Creativity meets crafts

Crafts word reminds me of my art class and the look in my mother’s eyes when she used to show the items to others by saying – “this is handcrafted, my elder daughter did it.”

Simply defining, crafts comprises of all those activities and hobbies that are related to making things with one’s own hands and skill. This can, then, be further divided into handicrafts or traditional crafts. Some crafts have been practiced for centuries, while others are modern inventions, or popularization of work that was originally practiced in a very small geographic area. And the sincerity of those craftsmen is evident when they want to pursue this job for the love of it even its not giving them enough to eat & live. They lived with their crafts, teaching the same to their children – who became the future master of the skill.

Indian craft sector is very vivid – you start from the one corner & by the time you reach the other corner, you will have seen tremendous range of products, made using different local material & authentic techniques.

Recently I got a chance to attend a workshop on Indian and South African crafts. It was a wonderful experience to sit & work with those people – especially when you have to talk in sign language or finding another ways to communicate. Gujarati people were ok with Hindi & South African well versed with English. But craftsmen were from Orissa and it was interesting to see the ways in whch those guys talked with each other. I think it’s the enthusiasm to learn new things that made them to work together.

I loved it when Zulu guys dressed up in their style – with lots of beadwork and their unique way of wearing the hat and beaded hairs. Zulus are people who reside in the province of Kwazulu/natal. Their beadwork is very special in its own might because of the color, patterns and the sizes of beads. On the other hand, Gujrat’s artisian beadwork has different color palette & design pattern though technique of doing it is almost same. Historically, this technique and skill came from East Africa and then was first adopted by mochi tribe (people who do leather work). With time, people started using other beads also but glass beads still have its own charm.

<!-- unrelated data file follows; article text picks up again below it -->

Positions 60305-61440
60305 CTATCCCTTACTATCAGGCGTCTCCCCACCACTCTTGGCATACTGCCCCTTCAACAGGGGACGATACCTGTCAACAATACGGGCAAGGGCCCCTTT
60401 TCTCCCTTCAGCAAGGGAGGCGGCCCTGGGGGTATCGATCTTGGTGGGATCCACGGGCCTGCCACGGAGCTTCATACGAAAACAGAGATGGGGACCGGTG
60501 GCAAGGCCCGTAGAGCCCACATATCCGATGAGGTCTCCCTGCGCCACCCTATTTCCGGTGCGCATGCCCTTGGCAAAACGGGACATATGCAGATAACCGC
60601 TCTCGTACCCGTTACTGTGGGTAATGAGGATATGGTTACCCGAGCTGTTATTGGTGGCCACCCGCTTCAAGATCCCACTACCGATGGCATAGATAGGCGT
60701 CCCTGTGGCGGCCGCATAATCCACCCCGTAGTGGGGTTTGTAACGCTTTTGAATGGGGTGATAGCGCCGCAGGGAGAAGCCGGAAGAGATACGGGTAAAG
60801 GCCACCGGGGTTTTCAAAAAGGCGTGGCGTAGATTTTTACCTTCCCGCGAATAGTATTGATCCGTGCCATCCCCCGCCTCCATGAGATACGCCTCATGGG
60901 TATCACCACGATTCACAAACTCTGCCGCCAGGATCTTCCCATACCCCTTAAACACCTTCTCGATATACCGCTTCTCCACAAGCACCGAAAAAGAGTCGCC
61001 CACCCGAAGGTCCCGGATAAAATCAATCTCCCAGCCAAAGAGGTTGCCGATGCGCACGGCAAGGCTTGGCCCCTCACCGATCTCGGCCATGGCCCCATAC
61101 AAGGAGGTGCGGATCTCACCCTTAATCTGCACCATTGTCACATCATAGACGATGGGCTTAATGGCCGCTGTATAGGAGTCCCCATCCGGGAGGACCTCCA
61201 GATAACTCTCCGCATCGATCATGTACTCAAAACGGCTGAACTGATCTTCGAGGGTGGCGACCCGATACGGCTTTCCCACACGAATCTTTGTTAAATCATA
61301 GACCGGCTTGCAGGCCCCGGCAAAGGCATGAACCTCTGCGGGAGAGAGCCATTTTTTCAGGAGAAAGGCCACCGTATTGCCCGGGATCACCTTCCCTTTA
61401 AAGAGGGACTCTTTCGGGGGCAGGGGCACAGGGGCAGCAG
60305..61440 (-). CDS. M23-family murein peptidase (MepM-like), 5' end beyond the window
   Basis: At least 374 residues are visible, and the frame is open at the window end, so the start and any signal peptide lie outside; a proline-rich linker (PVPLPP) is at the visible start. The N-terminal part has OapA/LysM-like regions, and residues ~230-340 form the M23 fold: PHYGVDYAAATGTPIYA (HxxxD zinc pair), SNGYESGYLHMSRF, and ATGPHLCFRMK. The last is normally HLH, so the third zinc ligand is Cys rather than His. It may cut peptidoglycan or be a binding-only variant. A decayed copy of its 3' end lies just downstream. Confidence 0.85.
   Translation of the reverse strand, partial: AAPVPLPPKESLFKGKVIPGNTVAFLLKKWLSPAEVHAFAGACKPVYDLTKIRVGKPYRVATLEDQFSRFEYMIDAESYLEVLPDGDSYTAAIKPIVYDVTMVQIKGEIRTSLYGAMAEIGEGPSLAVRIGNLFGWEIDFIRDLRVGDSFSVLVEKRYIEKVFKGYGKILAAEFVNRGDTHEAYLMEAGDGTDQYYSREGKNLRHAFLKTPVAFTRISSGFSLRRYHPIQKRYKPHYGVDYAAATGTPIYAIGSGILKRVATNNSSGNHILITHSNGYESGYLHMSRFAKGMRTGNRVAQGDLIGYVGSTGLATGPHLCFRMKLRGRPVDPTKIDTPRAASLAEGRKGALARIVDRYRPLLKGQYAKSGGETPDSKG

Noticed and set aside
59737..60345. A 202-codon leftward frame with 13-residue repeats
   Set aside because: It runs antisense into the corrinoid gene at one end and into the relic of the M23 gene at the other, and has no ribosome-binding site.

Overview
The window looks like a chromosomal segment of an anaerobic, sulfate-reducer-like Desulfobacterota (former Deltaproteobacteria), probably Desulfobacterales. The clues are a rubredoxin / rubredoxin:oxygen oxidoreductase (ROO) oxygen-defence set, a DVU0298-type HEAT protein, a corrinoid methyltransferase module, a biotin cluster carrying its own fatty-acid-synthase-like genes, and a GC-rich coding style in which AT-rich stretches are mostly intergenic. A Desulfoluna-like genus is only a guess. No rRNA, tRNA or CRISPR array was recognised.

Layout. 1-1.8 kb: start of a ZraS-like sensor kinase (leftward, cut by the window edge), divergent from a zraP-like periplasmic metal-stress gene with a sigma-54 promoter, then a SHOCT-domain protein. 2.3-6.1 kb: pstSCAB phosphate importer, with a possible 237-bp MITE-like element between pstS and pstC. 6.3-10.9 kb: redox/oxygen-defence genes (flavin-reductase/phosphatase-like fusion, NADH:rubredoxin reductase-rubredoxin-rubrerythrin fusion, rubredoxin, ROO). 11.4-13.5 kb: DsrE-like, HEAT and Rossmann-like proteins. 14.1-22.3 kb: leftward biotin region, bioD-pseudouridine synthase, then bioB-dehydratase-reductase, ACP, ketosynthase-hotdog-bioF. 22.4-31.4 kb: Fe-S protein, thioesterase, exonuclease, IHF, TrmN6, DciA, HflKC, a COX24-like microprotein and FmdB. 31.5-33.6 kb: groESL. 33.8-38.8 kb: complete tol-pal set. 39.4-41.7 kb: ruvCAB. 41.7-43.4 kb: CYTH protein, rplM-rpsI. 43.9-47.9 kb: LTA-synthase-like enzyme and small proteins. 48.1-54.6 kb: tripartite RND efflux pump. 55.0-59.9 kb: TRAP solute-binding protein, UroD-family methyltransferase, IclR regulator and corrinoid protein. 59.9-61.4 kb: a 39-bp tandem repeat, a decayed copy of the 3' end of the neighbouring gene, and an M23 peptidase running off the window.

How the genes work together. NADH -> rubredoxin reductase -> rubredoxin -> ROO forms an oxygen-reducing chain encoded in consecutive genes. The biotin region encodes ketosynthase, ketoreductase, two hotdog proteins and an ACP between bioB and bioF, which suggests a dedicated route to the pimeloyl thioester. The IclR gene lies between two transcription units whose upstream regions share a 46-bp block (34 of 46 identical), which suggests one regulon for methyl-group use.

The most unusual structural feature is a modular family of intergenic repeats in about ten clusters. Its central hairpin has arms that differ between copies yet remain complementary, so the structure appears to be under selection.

Talking about appliqué work, Africans stress on story while Indian comes up with own pictures. African artists use cotton and other thick clothes with beads and colorful threads while Gujrati craftswomen stitch organdy, cotton and other fabric with beads and embroidery that happens on leather too. The fact that Gujarat is best known for Textiles & handicrafts clearly indicates its uniqueness.

Pat-chitra katha, which is an unique kind of painting on palm leaf with story narration on it and Dogra craft – belongs to Orissa state. Doing dogra work is awesome in its own. Fine wax threads are used to do intricate work and then casting. With metals taking place of wax, it’s quite a revelation to know that the fragile melting wax thread was responsible for such fine work.

More interesting and refreshing stuff comes up when the existing and awesome crafting skills meets with innovative minds. That’s is called design intervention. This is where craft and design goes to market to match the criteria of trends & buyers, and comes up with awesome results.

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